Mike’s former spot on Smith will be the new location for the St. Paul Classic Cookie Company (which, incidentally, is relocating from Midway). Last we heard they’re still planning to open sometime this summer.

What’s going on with the coffin store?

No, the coffin store is not dead.

You may have noticed that the coffin store on Smith and Curtice is empty. I just spoke with owner Mike Zoff, and there’s good news, bad news, and possibly more good news.

The good news is that Mike’s business, Affordable Coffins and Artery, is successful and continues to grow. The storefront was too small, and he wants to find a place big enough to house both his workshop and retail space.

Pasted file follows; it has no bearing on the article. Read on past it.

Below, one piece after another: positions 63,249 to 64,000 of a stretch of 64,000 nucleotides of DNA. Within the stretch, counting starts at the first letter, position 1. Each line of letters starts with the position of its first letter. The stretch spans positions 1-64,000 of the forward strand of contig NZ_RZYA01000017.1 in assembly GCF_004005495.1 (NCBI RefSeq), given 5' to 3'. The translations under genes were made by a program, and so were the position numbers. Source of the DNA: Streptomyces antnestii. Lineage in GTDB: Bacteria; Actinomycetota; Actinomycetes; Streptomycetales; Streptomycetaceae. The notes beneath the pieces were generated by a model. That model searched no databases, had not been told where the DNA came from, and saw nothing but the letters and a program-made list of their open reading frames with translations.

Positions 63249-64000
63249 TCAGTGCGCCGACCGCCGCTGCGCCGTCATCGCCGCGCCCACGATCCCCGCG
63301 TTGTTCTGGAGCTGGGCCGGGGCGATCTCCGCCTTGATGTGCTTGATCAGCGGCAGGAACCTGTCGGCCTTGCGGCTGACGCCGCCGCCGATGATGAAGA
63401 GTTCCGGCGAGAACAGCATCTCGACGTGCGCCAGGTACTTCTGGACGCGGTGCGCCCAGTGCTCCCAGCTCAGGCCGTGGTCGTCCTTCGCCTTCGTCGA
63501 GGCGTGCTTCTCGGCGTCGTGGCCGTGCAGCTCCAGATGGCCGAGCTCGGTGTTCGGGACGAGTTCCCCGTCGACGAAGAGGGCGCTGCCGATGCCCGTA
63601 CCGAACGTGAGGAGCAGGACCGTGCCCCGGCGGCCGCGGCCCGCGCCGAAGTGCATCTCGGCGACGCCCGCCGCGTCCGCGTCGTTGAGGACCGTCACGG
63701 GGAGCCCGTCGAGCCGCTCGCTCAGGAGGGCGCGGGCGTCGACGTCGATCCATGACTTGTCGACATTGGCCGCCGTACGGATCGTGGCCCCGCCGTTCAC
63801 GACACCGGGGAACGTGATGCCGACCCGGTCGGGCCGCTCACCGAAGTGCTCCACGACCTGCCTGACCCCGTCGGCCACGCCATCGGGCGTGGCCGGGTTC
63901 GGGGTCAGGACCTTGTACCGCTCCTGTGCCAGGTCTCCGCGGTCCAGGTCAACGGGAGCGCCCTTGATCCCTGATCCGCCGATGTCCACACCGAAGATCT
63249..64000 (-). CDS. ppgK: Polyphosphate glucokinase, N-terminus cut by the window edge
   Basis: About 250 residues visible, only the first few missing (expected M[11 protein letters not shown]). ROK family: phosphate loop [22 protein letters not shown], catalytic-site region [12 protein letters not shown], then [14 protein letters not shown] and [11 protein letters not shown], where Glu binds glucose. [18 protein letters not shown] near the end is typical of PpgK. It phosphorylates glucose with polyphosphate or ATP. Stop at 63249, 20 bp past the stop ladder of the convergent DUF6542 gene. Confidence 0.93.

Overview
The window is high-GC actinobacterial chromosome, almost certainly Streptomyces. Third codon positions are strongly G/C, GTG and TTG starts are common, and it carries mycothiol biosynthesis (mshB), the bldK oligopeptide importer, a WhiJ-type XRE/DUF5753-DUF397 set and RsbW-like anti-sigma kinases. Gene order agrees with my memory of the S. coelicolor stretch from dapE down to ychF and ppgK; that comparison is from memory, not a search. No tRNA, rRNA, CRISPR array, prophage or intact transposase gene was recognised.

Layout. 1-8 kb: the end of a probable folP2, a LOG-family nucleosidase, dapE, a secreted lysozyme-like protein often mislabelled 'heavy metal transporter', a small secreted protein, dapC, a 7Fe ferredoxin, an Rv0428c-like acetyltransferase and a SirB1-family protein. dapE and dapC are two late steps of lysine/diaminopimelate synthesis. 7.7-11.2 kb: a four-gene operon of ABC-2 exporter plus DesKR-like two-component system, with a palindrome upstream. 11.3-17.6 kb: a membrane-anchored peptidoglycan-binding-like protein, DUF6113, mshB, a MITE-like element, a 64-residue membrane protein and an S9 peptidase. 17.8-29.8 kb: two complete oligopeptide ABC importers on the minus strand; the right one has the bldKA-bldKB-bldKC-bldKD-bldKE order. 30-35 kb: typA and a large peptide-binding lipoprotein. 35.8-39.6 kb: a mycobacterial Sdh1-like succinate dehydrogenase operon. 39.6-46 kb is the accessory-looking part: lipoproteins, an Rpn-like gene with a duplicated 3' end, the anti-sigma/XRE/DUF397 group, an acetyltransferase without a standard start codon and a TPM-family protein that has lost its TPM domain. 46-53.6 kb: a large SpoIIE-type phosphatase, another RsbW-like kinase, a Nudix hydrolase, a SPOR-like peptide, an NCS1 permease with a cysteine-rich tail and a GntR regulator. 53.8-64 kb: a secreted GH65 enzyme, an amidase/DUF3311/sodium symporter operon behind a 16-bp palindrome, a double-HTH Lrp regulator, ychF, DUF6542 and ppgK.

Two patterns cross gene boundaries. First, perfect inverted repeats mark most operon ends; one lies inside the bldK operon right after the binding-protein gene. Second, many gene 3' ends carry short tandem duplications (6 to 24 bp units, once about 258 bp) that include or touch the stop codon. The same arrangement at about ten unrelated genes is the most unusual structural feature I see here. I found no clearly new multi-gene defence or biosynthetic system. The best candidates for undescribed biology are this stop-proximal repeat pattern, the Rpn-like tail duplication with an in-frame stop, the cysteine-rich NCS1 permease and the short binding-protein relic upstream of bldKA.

The bad news is that he may need to leave the neighborhood. He’s concerned about noise from the workshop disturbing residents, so that doesn’t leave a lot of options. He’s talking with the owner of the old O’Reilly Auto Parts near Smith & Dodd (next to the liquor store), but they haven’t talked about lease terms yet.

And finally, the possibly good news is that Mike’s former landlord told him a new business is moving into the space, so it won’t be vacant for long. [UPDATE: The new tenant will be the St. Paul Classic Cookie Company. Yum!]

Mike had great things to say about the neighborhood and wants to thank everyone for their support in helping him get his business off the ground. Hopefully this isn’t goodbye yet…